NPR had a story yesterday about a fish called tomcod that are evolving to better survive the highly polluted environment of the Hudson River in New York. There are a lot of PCBs (stands for poly-chlorinated biphenyl) that end up in the Hudson. These molecules mimic hormones (substances in our bodies you can take pills for, like melatonin or estrogen), but don’t actually perform the roles of hormones. They are therefore called endocrine disruptors (or EDs).
Some of the fish in the population there are better at surviving the EDs than others because of the shapes of their proteins. These proteins are coded for by DNA, so it is called a genotype. Since DNA is what is passed on to offspring, and different forms of specific genes, or alleles (like blue eyes vs. green eyes), make a difference in how well individuals survive and pass on their genes, we can measure evolution by the changes in how often one or another allele shows up in a population. (Actually, changes in allele frequency can also tell us about just random dumb luck – called drift or draft by evolutionary biologists – or small population effects, Allele frequency changes are cool.)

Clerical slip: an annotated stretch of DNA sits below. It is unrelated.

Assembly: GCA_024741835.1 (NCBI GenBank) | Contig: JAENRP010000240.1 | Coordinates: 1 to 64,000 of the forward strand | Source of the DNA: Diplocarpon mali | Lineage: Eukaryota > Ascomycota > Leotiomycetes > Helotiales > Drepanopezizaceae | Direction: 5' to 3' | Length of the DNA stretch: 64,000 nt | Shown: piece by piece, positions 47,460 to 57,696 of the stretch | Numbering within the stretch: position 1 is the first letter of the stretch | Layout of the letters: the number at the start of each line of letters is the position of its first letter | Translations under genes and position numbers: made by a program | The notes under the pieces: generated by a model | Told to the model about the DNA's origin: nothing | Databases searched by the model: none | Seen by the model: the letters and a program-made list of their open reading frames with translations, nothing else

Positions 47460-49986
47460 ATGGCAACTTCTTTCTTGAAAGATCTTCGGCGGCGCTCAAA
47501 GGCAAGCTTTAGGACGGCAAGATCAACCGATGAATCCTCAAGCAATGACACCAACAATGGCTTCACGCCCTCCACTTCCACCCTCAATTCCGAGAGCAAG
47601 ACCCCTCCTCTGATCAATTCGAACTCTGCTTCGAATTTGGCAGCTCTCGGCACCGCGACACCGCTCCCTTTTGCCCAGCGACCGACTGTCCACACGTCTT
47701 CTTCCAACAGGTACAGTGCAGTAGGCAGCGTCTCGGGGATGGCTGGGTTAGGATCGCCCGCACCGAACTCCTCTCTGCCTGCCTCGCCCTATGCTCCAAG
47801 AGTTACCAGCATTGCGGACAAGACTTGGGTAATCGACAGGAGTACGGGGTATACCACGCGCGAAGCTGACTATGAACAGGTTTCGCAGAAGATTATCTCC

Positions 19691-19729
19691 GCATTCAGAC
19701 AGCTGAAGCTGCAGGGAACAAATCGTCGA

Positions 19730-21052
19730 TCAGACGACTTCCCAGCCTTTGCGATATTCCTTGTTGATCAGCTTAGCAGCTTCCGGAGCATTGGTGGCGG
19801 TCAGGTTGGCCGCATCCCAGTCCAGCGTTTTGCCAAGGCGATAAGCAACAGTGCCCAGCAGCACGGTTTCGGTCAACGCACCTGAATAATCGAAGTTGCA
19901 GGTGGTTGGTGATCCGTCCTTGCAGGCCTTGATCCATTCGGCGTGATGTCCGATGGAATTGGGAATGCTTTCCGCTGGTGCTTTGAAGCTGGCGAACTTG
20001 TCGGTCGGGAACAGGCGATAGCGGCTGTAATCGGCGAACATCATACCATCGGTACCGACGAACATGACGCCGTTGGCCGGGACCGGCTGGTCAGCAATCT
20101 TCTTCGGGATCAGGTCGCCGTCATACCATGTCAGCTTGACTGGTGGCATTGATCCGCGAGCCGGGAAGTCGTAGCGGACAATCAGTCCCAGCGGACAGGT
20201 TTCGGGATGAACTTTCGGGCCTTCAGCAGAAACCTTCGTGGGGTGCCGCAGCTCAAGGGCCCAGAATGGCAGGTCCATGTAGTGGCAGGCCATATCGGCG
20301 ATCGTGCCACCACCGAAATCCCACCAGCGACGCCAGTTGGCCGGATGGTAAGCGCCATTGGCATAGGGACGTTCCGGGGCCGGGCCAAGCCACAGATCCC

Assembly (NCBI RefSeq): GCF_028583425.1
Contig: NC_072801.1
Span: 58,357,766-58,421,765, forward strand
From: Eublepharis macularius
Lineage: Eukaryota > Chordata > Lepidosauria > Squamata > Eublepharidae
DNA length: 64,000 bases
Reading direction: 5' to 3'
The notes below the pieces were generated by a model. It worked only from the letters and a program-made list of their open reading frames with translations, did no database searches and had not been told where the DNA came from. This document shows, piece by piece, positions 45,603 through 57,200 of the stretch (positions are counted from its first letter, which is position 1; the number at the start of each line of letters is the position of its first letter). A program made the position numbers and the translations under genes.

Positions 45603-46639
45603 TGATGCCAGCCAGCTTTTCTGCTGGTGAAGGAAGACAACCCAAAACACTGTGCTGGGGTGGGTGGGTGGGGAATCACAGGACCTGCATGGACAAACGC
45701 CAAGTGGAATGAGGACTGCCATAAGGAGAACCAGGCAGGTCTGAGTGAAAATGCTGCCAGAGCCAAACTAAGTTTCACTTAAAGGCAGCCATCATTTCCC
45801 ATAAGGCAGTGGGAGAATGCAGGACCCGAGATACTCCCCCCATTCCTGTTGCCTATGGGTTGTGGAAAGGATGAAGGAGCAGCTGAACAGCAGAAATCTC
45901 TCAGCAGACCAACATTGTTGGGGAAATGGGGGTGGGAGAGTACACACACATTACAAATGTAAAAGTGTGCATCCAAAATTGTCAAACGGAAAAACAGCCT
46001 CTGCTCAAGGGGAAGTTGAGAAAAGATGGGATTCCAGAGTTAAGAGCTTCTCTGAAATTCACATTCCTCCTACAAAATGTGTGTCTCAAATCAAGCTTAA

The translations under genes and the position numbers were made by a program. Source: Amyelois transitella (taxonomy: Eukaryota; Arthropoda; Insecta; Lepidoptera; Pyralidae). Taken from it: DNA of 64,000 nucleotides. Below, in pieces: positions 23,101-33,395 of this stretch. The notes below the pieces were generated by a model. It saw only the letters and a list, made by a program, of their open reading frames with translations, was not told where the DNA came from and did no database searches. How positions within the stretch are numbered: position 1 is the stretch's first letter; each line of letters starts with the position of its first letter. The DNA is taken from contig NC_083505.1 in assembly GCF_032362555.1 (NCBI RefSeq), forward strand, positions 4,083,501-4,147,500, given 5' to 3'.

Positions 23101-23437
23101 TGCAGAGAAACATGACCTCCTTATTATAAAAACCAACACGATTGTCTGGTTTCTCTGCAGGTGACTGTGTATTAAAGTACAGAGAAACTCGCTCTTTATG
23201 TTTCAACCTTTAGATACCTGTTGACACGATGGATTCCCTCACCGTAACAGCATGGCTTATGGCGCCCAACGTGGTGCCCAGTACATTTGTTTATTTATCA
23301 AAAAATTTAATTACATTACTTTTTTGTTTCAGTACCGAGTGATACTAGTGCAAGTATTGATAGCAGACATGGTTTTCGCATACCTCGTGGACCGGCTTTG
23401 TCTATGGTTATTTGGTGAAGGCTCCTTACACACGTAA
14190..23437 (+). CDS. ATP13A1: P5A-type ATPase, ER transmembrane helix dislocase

This story is a happy one for the tomcod – they’re surviving! There are downsides, though. The allele that makes them more resilient to PCBs makes them more sensitive to changes in oxygen or temperature. If you have ever had a pet goldfish, you know that matters to fish. It also means the PCBs can build up in the fish, which get eaten by other, larger fish, which find their way to sushi bars. Unfortunately, PCBs don’t seem to be good for people.
A new paper in the journal Science explains the molecular mechanisms of how these survivor fish do their thing.